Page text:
Mar 13, 2012, 07:03AM

Morning at the Window

T.S. Eliot's vision revisited.

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I like to think of the Internet as a little secret that few people know about. At its finest, as in Elizabeth Leaving, an anonymous person sort of wastes a bunch of time in an unnecessary way that is unexpectedly profound. In the democracy of taste, I'm voting on this gem.

Elizabeth's presumable boyfriend or husband (though, for some reason, the former scenario seems more romantically ephemeral) takes a picture of Elizabeth as she leaves the building every morning, always turning left, where we imagine her bus stop, or coffee shop, or parking spot a few blocks away. The weather; the light; her outfit; the aperture, resolution, a tilt in the angle: these things change, though find themselves a twin image in a loop over time, as one venture's deep into the website's archive. With each click backwards, she gets younger day by day, until the day she falls in love with our sentimental chap who takes photos from his window above.

In "Morning at the Window" (1916), T.S. Eliot speaks of "housemaids sprouting despondently at area gates," and "an aimless smile that hovers in the air," images which I cared for, selfishly stashing them away over the years. We often curate our vision of the world, mold it into beliefs, jutting proving fingers at it. Poetry is often better sad, but life's version of it—uncollected, un-anthologized, unbound; simply sprouting from the sidewalk cracks—may well be simple and content, a celebration of what is. I am grateful to look out this new window, and offer my regrets to T.S. Eliot. Elizabeth is not mine, but in a way she is.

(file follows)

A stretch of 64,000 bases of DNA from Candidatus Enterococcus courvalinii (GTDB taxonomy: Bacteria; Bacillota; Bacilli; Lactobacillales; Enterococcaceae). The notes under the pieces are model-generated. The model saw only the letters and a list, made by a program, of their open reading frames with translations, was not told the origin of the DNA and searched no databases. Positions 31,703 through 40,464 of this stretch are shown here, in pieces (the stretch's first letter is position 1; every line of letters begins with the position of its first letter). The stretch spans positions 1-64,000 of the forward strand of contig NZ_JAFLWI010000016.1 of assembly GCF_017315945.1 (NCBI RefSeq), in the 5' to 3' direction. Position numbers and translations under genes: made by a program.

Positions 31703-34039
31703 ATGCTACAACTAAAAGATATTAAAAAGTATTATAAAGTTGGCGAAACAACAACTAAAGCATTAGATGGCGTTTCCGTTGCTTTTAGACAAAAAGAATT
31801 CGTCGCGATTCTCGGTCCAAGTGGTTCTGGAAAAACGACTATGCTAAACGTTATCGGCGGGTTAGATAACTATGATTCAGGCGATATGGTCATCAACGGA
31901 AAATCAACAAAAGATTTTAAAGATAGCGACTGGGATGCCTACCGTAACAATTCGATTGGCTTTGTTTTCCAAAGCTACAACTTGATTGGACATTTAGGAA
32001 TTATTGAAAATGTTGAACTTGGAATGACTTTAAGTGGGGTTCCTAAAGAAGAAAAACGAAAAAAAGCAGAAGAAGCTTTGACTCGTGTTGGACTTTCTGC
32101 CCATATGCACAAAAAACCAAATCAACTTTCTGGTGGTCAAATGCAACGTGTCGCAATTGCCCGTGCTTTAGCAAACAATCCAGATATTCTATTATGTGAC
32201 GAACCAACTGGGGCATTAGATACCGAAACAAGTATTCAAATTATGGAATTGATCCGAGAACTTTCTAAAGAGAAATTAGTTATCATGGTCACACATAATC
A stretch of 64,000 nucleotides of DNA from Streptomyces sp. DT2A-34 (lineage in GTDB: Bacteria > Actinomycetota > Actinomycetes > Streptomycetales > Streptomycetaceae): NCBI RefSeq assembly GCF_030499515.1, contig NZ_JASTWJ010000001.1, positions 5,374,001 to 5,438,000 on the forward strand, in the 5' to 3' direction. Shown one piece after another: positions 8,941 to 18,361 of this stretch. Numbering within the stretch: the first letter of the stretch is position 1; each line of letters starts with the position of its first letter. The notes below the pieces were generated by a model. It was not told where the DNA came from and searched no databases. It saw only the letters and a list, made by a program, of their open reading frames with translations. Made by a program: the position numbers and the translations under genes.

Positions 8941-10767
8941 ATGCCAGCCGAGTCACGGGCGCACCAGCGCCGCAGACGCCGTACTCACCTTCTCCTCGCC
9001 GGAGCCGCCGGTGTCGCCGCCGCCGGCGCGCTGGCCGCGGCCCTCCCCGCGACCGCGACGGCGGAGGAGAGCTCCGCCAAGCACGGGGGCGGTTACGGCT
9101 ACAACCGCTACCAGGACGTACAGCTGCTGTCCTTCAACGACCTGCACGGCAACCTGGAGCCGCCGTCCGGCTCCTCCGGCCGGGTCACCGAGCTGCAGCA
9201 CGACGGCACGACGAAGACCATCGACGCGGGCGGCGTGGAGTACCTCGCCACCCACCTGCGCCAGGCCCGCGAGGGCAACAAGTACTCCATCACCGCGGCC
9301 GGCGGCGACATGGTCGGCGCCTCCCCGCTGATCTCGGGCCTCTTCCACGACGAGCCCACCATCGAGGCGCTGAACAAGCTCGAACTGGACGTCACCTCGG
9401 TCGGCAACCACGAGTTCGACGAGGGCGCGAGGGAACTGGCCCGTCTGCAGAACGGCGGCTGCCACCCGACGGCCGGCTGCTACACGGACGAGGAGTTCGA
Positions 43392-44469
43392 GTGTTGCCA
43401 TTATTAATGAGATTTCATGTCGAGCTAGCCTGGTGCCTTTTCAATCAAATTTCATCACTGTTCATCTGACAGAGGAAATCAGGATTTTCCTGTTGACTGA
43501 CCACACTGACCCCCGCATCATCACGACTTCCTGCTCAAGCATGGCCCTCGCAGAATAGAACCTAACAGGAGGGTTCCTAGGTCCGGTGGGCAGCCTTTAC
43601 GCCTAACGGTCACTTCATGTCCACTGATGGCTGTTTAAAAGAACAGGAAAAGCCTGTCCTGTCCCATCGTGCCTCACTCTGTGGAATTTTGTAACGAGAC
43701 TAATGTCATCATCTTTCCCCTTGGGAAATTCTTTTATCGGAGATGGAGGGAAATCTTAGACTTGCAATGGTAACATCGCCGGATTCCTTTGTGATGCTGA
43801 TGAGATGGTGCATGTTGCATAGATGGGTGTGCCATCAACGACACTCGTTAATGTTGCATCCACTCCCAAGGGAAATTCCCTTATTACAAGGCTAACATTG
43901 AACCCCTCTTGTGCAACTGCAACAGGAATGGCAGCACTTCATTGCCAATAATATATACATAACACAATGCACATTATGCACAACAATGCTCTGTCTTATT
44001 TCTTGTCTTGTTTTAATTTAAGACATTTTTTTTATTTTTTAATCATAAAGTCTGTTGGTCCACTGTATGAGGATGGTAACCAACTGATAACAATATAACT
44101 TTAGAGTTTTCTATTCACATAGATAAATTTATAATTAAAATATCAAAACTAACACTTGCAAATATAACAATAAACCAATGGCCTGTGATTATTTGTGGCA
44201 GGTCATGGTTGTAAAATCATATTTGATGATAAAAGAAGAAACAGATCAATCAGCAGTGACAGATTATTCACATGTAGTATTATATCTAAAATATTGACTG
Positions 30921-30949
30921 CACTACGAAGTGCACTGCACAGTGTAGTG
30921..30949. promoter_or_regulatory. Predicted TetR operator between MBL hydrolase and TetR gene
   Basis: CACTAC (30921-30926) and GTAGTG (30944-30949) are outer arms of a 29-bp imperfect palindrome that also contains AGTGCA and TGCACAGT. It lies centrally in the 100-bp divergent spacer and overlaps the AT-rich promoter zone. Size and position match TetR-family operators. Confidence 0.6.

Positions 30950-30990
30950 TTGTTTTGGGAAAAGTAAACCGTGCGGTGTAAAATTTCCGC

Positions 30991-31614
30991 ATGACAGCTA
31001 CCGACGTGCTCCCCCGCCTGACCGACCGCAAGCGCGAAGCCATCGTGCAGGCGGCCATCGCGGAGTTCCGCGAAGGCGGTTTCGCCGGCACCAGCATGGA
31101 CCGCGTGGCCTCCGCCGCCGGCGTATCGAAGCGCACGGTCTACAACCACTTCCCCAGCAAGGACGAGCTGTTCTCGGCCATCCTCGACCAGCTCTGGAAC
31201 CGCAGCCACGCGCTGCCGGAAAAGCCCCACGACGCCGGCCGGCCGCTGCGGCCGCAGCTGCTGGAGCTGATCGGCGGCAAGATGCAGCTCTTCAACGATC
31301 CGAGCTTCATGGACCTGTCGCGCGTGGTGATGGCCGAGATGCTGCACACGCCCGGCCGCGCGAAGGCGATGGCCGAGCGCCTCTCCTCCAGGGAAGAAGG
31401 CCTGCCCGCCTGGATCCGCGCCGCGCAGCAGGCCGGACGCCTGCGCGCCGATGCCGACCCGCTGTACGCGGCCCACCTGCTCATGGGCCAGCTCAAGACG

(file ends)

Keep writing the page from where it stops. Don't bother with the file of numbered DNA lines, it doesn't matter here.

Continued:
Of course, the cynical part of me wonders when they'll break up, or when our photographer will lose interest. Part of our subconscious relationship with the Internet is that it will not last. I imagine these very words archived, then obsolete. What matters is today—you, me, and Elizabeth on her way to whatever her day entails. May she do this thing forever, each picture a different frame in the ultimate animated .gif of her timelessly doing some dance, the occasional blurriness brought on by her suitor's fumbling hand, a crisp shadow trying to make her again. A smile we sometimes see.


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